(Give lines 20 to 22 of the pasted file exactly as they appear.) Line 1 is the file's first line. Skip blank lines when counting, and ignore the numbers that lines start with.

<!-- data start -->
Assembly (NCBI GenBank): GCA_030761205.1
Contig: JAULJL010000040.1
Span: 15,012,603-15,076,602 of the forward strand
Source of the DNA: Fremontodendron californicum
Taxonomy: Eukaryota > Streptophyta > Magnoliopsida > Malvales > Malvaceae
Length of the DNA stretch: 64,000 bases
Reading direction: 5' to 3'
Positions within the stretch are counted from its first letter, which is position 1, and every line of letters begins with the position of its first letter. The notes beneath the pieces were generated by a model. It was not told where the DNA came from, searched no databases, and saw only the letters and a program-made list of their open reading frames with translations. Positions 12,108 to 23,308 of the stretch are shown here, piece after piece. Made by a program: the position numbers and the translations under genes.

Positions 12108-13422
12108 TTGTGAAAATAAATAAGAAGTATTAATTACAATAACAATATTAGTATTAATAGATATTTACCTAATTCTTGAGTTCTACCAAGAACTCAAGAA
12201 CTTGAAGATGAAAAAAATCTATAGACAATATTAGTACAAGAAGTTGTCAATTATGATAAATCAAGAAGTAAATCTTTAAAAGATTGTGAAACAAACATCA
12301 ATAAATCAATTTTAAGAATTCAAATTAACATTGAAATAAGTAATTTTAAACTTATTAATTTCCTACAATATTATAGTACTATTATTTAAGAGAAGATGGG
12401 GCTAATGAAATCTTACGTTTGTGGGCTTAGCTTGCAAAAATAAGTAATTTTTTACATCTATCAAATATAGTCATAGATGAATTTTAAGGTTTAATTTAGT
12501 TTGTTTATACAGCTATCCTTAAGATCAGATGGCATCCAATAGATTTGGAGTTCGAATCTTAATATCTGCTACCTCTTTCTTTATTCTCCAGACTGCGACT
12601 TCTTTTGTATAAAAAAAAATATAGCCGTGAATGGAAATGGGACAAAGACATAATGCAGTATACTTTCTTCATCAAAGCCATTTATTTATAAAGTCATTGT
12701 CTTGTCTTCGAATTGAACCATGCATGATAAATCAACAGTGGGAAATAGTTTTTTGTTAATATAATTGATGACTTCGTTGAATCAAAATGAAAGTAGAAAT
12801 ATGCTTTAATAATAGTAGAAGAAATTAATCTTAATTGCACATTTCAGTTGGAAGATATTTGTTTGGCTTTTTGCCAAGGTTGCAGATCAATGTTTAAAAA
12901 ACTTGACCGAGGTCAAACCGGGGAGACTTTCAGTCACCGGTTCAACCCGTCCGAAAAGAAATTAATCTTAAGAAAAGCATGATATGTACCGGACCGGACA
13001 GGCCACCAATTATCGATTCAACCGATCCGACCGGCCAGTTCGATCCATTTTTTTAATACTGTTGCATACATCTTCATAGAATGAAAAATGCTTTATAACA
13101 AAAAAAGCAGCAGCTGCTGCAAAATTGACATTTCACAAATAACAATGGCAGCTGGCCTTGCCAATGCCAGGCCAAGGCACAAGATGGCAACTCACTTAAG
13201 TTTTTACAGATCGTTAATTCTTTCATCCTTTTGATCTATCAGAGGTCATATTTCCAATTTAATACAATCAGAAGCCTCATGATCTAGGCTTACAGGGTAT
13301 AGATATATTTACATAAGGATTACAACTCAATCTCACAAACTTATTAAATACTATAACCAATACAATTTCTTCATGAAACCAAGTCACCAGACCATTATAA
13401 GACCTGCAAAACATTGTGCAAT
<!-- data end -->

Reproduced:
13101 AAAAAAGCAGCAGCTGCTGCAAAATTGACATTTCACAAATAACAATGGCAGCTGGCCTTGCCAATGCCAGGCCAAGGCACAAGATGGCAACTCACTTAAG
13201 TTTTTACAGATCGTTAATTCTTTCATCCTTTTGATCTATCAGAGGTCATATTTCCAATTTAATACAATCAGAAGCCTCATGATCTAGGCTTACAGGGTAT
13301 AGATATATTTACATAAGGATTACAACTCAATCTCACAAACTTATTAAATACTATAACCAATACAATTTCTTCATGAAACCAAGTCACCAGACCATTATAA